Will Santa Claus Make His Rounds This Year, Or Will The Job Fall To Me?

A few nights ago my cell phone began to ring 10 minutes after my wife Sandy and I lit the menorah candles on the eighth and final night of Chanukah. A secular Jew, I’m about as unreligious as they come, but I’m okay with Chanukah candle-lighting. When aglow, those slender wax sticks look so sweet and peaceful, they come pretty close to making me feel all warm and fuzzy inside. Or something or other on that order.

The caller’s name didn’t appear on my phone’s screen, and the displayed phone number didn’t register with me at all. But being in a relaxed and welcoming mood after watching the candles burn down for a while, I did what I ordinarily wouldn’t have done. In other words, I answered the phone.

I opened my mouth to talk, but the caller beat me to it. “Neil! I’ve lost my way! I have enormous doubts about my purpose in life, about my abilities to continue doing my good work, about whether the world really needs me, about . . . ”

I cut him off. “My man, calm down! I hear you. But I haven’t a clue who I’m talking to. Who the f*ck is this?” I yelled.

“Neil, it’s Santa Claus. You gave me your number two years ago, remember? I’d have shown up in person, but I’m too down in the dumps to even open my front door and go for a walk. Anyway, a phone call is a lot easier than flying thousands of miles in a sleigh to get to your house. Bottom line is that my wife’s not here to help me, and I couldn’t think of a better person to speak with than you.”

“Thank you, Santa. I’m humbled,” I said. “But where’s your wife?”

“Neil, don’t get me started on Mrs. Claus. She’s gotten so fed up with my moods and angst, she’s threatening to file for divorce. And she split a week ago. Last I heard she was flaunting her fine Nordic bod on Ipanema Beach, in Rio. Yeah, she enrolled in Weight Watchers last year and the program worked. She used to be on the plump side, to put it charitably, but now the girl is smokin’ hot! Who could blame her if she never comes home to the frigid North Pole?”

“Santa, oh Santa,” I said, “I’m so sorry. She’ll come back, though. I mean, there’s no better catch than you. Just give her time. What can I do to help?”

“Neil, my problems are so deep rooted, a plumber couldn’t flush them out. I appreciated the help you gave me two years ago [click here to read all about it], and as you know you weren’t the first to keep me focused on my daunting job. But, brother, this time I think I’ve had it. I suppose I’m having an existential crisis. Neil, I don’t see how I can do my toy deliveries anymore. Someone else might have to take over. I’ve done it long enough.”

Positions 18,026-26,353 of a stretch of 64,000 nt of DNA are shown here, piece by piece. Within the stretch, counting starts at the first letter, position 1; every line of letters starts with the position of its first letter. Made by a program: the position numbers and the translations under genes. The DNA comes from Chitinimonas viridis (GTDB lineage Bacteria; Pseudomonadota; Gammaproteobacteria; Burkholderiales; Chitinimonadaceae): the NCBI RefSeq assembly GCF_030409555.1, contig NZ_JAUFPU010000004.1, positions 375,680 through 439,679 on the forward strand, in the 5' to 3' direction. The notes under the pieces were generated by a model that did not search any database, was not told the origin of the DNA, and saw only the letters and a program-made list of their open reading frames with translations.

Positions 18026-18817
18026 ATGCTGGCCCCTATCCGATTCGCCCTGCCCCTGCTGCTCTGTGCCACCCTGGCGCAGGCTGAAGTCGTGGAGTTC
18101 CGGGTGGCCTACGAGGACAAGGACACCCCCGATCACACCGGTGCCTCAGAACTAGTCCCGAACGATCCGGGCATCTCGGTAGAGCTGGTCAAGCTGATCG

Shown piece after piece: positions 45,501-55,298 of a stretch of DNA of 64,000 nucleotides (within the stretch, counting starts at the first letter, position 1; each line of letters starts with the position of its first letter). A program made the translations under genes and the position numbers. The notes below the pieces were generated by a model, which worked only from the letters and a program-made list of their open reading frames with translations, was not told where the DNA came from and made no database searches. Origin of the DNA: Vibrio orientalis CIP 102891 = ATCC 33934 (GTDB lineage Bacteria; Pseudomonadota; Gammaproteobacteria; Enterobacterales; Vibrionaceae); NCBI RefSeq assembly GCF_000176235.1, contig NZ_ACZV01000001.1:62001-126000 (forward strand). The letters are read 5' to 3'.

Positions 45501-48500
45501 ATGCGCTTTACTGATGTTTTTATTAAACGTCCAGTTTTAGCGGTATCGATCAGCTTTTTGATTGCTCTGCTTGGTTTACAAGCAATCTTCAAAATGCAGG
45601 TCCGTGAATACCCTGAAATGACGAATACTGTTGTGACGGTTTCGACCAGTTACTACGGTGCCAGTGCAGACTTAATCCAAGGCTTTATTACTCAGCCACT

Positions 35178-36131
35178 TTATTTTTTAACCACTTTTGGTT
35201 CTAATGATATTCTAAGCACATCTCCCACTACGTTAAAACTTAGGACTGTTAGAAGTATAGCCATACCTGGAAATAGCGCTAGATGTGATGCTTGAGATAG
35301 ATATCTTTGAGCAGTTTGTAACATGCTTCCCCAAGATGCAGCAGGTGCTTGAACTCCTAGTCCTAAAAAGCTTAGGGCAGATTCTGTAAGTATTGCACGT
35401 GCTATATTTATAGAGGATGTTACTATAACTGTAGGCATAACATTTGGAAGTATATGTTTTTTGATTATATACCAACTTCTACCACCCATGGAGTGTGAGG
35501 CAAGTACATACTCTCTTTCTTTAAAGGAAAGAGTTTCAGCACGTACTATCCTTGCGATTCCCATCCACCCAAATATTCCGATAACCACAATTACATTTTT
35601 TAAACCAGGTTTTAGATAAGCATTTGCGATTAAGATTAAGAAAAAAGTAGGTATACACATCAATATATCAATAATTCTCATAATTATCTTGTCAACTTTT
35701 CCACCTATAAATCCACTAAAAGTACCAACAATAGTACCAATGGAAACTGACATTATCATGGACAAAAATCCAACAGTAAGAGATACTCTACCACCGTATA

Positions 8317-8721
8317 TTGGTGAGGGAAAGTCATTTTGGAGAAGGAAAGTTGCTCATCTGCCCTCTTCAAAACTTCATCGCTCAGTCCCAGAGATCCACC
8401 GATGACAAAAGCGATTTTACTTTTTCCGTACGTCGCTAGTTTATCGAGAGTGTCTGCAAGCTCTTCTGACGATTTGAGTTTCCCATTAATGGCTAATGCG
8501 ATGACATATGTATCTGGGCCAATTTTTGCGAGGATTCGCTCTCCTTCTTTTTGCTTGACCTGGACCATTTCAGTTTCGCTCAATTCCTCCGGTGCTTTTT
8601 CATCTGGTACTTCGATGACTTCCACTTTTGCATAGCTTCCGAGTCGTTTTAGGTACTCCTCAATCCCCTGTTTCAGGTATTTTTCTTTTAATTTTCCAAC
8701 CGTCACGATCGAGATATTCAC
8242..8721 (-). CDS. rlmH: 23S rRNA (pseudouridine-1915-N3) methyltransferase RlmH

“Santa, please reconsider. There’s no one who can replace you.”

“Well, then the world would have to adjust. I really need to start thinking about myself at this point. Maybe Judaism holds the answers for me. Should I convert, move to Miami Beach and start wearing that little skull cap . . . what do you call that thing, Neil?”

“It’s a yarmulke, Santa.”

“Yes! I’d look good in one of those, don’t you think? They’re usually in black, right? Black would match my belt, and I’d be happy to ditch my silly hat with the pom-pom on the end.”

“But, Santa, why the heck would you want to convert to Judaism? The Christian world relies on you. You’re one of its bedrocks. Santa, you’re an icon, someone who should have been awarded a Nobel Prize decades ago, maybe in best costume design. Oh wait, it’s the Oscars that do costume design. Well, shit, then you should have been awarded an Oscar!”

“Thank you, Neil. Thank you. You know, an Oscar would look grand sitting above my fireplace. Which reminds me, I’ve got to throw another log on the fire. I’m freezing my ass off. Be back in a minute.”

A minute passed, and then, true to his word, Santa was back.

“That’s better,” he said. “It’s starting to feel nice and toasty again inside this icebox that I call my house. I tell you, whoever they were that decided to start inhabiting these far northern regions ages ago were out of their freakin’ minds!”